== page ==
14. Field-scale forward modelling of a shallow marine carbonate ramp: the Upper Jurassic Arab Formation (onshore Abu Dhabi - UAE)

    Science.gov (United States)

    Marchionda, Elisabetta; Deschamps, Rémy; Nader, Fadi H.; Ceriani, Andrea; Di Giulio, Andrea; Lawrence, David; Morad, Daniel J.

    2017-04-01

    The stratigraphic record of a carbonate system is the result of the interplay of several local and global factors that control the physical and the biological responses within a basin. Conceptual models cannot be detailed enough to take into account all the processes that control the deposition of sediments. The evaluation of the key controlling parameters on the sedimentation can be investigated with the use of stratigraphic forward models, that permit dynamic and quantitative simulations of the sedimentary basin infill. This work focuses on an onshore Abu Dhabi field (UAE) and it aims to provide a complete picture of the stratigraphic evolution of Upper Jurassic Arab Formation (Fm.). In this study, we started with the definition of the field-scale conceptual depositional model of the Formation, resulting from facies and well log analysis based on five wells. The Arab Fm. could be defined as a shallow marine carbonate ramp, that ranges from outer ramp deposits to supratidal/evaporitic facies association (from bottom to top). With the reconstruction of the sequence stratigraphic pattern and several paleofacies maps, it was possible to suggest multiple directions of progradations at local scale. Then, a 3D forward modelling tool has been used to i) identify and quantify the controlling parameters on geometries and facies distribution of the Arab Fm.; ii) predict the stratigraphic architecture of the Arab Fm.; and iii) integrate and validate the conceptual model. Numerous constraints were set during the different simulations and sensitivity analyses were performed testing the carbonate production, eustatic oscillations and transport parameters. To verify the geological consistency the 3D forward modelling has been calibrated with the available control points (five wells) in terms of thickness and facies distribution.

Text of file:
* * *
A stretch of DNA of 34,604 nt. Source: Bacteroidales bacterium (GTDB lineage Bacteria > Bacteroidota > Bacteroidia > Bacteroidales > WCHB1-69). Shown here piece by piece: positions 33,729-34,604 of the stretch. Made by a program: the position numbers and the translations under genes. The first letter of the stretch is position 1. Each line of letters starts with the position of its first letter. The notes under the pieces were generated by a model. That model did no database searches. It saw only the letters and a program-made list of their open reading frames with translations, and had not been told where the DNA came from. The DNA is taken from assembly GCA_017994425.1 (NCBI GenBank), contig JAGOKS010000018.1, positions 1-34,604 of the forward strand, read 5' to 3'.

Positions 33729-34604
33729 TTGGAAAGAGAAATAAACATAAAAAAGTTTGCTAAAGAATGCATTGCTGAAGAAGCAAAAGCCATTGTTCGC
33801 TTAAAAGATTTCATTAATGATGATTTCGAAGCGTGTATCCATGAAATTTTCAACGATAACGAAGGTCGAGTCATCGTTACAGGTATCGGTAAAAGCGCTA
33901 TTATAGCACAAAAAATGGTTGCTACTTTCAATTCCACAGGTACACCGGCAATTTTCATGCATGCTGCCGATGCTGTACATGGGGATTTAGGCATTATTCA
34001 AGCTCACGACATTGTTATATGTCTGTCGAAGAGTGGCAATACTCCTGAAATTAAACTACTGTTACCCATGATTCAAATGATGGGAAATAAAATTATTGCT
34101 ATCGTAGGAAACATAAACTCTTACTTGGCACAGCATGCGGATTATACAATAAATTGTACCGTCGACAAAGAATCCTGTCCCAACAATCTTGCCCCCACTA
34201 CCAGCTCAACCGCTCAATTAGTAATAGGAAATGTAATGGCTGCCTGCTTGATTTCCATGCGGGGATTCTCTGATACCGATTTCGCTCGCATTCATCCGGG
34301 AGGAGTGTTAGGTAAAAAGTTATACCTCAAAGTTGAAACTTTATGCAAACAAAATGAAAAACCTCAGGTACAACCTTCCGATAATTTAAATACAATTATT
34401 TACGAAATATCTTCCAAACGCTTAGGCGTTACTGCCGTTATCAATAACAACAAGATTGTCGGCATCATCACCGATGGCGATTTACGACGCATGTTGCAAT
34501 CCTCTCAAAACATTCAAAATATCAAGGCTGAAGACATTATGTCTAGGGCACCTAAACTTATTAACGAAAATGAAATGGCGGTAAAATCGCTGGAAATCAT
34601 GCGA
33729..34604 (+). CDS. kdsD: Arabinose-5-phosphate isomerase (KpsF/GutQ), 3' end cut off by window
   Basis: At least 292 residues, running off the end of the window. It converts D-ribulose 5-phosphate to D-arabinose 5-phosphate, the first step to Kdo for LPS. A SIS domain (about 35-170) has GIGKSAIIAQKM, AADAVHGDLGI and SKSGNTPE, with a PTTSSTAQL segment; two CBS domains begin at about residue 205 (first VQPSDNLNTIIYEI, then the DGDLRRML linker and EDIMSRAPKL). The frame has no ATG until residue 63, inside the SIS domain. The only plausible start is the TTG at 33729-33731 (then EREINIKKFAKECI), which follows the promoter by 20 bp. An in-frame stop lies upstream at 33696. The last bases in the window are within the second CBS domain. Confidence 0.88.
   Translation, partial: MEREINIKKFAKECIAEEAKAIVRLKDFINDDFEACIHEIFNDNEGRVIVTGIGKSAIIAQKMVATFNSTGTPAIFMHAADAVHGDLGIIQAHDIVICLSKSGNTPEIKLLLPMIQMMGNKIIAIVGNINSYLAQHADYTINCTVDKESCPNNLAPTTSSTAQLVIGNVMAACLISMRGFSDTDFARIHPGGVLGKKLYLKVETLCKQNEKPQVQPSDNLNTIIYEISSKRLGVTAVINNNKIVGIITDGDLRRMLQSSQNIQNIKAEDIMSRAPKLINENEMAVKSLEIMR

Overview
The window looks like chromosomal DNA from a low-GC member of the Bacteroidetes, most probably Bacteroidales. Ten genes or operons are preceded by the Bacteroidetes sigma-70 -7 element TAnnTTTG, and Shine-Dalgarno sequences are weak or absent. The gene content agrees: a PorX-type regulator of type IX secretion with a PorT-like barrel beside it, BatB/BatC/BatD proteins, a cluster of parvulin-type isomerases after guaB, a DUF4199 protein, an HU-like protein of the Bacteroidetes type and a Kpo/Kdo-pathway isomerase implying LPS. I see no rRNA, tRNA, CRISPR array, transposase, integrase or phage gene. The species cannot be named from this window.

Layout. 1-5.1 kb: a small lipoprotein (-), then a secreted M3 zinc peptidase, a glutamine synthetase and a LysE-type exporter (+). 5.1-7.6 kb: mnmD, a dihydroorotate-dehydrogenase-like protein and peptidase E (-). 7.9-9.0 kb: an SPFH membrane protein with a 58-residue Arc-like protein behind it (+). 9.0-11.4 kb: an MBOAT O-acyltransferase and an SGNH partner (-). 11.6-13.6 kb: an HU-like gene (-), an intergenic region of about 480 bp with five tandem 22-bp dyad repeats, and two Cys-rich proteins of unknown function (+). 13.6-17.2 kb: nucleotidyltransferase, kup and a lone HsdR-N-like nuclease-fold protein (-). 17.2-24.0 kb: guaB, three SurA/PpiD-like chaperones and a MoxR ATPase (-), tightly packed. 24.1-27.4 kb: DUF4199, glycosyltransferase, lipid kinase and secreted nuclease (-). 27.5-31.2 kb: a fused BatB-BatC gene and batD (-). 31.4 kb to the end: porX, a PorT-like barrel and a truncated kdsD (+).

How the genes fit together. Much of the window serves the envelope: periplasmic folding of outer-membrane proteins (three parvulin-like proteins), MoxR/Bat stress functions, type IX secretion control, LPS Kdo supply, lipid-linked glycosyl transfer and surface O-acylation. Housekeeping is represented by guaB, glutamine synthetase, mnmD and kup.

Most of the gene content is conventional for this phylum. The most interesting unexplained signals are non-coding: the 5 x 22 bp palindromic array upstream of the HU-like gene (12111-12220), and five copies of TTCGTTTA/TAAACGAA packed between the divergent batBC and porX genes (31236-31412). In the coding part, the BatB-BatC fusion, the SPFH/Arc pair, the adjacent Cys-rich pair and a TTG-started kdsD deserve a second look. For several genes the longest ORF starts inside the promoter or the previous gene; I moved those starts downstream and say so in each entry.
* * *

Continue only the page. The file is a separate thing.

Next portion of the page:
15. Radioactivity in the hydrologic environment

    International Nuclear Information System (INIS)

    Werner, L.B.

    1969-01-01

    Certain proposed uses of nuclear explosives for peaceful purposes will introduce radioactive debris into the natural hydrologic environment. Consideration must therefore be given in each situation to the extent and significance to man of resulting radioactively contaminated water. For contained underground detonations, space-time - concentration predictions of radioactive materials in ground water are dependent on several factors: radionuclide production and initial distribution, radioactive decay, sorption on geologic materials, and dispersion during hydrologic transport. For uncontained (cratering) detonations, other aspects of the hydrologic cycle, particularly rainfall, and watershed characteristics must be considered. Programs sponsored principally by the U.S. Atomic Energy Commission have investigated these factors. Examination of their net effects on radioactivity concentration in water shows that areas if any, underlain by water exceeding permissible concentrations tend first to increase in size, then decrease, and finally disappear. Hydrologic processes at the surface remove or redistribute radioactive debris deposited on a watershed to other locations. Where sufficient information is available, predictions of location and concentration of radionuclides in natural waters can be made. Any potentially hazardous conditions arising from a particular detonation can then be evaluated. (author)